Paparazzi Movie Review

ATTENTION ASPIRING FILMMAKERS!!

Forget what those how-to screenplay books advise. The key to getting a screenplay sold is to find a pet peeve of Hollywood celebrities, and write a script where they get revenge on those behind the annoyance. A movie like this is now playing at a theater near us. Paparazzi tells the story of an up and coming actor (Cole Hauser) whose life is disrupted when some pesky shutterbugs won't leave him alone, nearly killing his wife and kid. So, naturally, the star starts killing the photographers.

As awful as it is, Paparazzi should give us hope. Look how many ideas there are for scripts! How about a thriller where a starlet (maybe Kate Bosworth) can never find fat free ranch dressing at the craft services table, so she plots revenge against the maniacal catering service who always serves her the dreaded regular ranch. Or how about this: an independent film star who can never find the perfect faded, retro T-shirt at the trendy Brooklyn boutique, loses his cool and starts busting skulls. One of the guys from Y Tu Mama Tambien can star.

Oh, the possibilities are limitless! Living the lives they do, celebrities face constant inconveniences and hassles. And they need to be heard, right now! We just have to avoid the mistakes director Paul Abascal and screenwriter Forrest Smith -- working from an idea by producer Mel Gibson -- made with Paparazzi. By following a simple set of rules, it'll be a matter of time before one of us makes the celebrity version of American Splendor. Only Paul Giamatti and Hope Davis will be nowhere near it. Well, unless Davis dumps the Joyce Carol Oates look.

Here's what we need to do:[

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Get a better lead actor. Hauser has been acting for years, but recently in 2 Fast 2 Furious and in Paparazzi he's been doing this solemn, aggravated style that doesn't exactly elicit sympathy, an important matter when your character is killing people with the ease of flicking a light switch. When your hero is creepier than the bad guys, that's not a good sign.[

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We'll try to explain the motives behind what the tormentor does. In Paparazzi, Abascal and Smith only see black and white. The audience never gets an idea of what motivates these people to live these lives. Is it an adrenaline rush? Is it the money? Is it the perk of wearing whatever you want all of the time? Since the movie features a no-dimensional hero and several one-dimensional villains, there's no incentive to watch. Justified, multi-layered hatred makes every conflict better. That's why sports reporters can't stop talking about the Red Sox and Yankees, but rarely pay heed to any other baseball rivalry.[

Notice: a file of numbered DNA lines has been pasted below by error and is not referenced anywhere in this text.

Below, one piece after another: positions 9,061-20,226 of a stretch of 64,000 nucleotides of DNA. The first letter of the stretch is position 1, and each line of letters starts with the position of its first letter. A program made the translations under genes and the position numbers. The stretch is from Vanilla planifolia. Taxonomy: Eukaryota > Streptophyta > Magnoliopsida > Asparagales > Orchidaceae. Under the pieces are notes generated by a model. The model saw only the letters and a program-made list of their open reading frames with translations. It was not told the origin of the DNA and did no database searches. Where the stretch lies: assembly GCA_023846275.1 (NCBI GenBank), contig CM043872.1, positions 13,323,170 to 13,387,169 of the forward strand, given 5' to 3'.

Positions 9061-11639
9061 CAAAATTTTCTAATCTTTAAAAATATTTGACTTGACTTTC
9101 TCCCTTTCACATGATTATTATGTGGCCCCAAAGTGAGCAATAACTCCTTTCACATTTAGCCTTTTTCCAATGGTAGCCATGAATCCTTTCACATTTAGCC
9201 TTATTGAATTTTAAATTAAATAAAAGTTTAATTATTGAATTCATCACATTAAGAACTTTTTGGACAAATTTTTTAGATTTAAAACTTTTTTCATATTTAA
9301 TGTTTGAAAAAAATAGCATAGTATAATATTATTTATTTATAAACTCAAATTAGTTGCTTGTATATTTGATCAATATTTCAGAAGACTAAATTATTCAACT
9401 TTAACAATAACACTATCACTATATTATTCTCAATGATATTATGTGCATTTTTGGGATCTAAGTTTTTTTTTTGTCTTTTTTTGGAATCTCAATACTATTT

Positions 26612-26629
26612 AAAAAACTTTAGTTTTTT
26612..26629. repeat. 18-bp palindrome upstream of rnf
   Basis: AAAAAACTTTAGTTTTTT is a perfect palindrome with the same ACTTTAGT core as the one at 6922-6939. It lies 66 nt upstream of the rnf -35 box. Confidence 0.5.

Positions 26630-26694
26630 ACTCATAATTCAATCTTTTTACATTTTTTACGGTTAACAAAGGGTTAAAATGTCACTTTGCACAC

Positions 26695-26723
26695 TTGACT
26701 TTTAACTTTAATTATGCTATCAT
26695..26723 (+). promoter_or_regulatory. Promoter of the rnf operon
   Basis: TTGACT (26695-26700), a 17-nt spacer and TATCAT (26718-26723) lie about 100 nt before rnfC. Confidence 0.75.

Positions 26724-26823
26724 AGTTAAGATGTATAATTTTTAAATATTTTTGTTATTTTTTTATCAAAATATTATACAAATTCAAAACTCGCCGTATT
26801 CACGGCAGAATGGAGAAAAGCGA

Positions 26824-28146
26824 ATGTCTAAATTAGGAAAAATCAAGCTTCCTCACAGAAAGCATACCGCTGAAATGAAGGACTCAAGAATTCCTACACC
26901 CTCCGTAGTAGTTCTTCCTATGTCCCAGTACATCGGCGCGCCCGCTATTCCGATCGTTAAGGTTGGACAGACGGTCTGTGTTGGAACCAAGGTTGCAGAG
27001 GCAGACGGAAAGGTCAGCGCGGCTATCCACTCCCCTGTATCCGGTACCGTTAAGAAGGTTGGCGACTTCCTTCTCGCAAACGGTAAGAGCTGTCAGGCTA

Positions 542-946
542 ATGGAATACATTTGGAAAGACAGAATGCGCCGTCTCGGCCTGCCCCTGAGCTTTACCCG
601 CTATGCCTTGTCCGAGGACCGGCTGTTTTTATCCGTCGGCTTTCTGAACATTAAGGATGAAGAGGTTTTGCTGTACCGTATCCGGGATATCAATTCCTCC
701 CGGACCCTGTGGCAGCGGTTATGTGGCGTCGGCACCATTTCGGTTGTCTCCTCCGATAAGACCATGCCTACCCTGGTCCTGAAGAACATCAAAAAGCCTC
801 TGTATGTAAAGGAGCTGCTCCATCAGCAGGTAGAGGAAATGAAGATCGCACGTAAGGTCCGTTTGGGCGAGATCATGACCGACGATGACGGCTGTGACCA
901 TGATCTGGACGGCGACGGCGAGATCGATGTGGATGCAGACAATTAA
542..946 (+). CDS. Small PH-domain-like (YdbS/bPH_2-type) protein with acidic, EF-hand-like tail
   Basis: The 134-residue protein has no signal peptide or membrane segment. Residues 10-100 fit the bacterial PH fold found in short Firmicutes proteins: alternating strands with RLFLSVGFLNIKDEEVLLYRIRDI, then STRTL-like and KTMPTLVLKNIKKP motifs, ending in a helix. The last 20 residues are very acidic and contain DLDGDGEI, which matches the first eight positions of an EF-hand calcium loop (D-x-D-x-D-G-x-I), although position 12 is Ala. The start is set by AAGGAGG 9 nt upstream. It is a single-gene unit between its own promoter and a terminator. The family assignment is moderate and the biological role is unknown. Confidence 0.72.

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Dennis Farina, Robin Tunney, and Tom Sizemore are excused, because they are good actors whom we should respect by not offering our project. They shouldn't have to revisit the past. Speaking of the past was it really six years ago that Sizemore and Farina were in Saving Private Ryan? Could it be that five years ago Tunney was looking to jumpstart her career with End of Days? Wow.[

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Gone will be the clichés: a cute little kid to get those tears going, gratuitous celebrity cameos, a pointless and redundant introductory voice over, shots of our hero sitting in empty rooms pondering what went wrong, jogging on the beach, riding a convertible along the Pacific coastline, and the investigating cop who knows more than he's letting on.[

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Our lead character will have a better name than Bo Laramie. Is he in porn? In the 1970s?

Now, the next step is to befriend a celebrity. Abascal was Gibson's barber, and look where it got him. So, scour the Los Angeles newspapers, talk to your friends. Surely, Tara Reid needs a dog walker. I can't imagine that Paul Walker waxes his own surfboards. If you're not in Los Angeles, try New York. I once saw Julianne Moore pushing her kid in a stroller. Maybe she needs a nanny.

Hollywood success has never been closer to us, friends. Just remember to bring a pooper scooper and shoes you don't care about.

Watching this anyway on DVD? Director's commentary, deleted scenes, and a couple of featurettes extend the suffering.

How about a trim, Robin?

Comments

Paparazzi Rating

" Terrible "

Rating: PG-13, 2004

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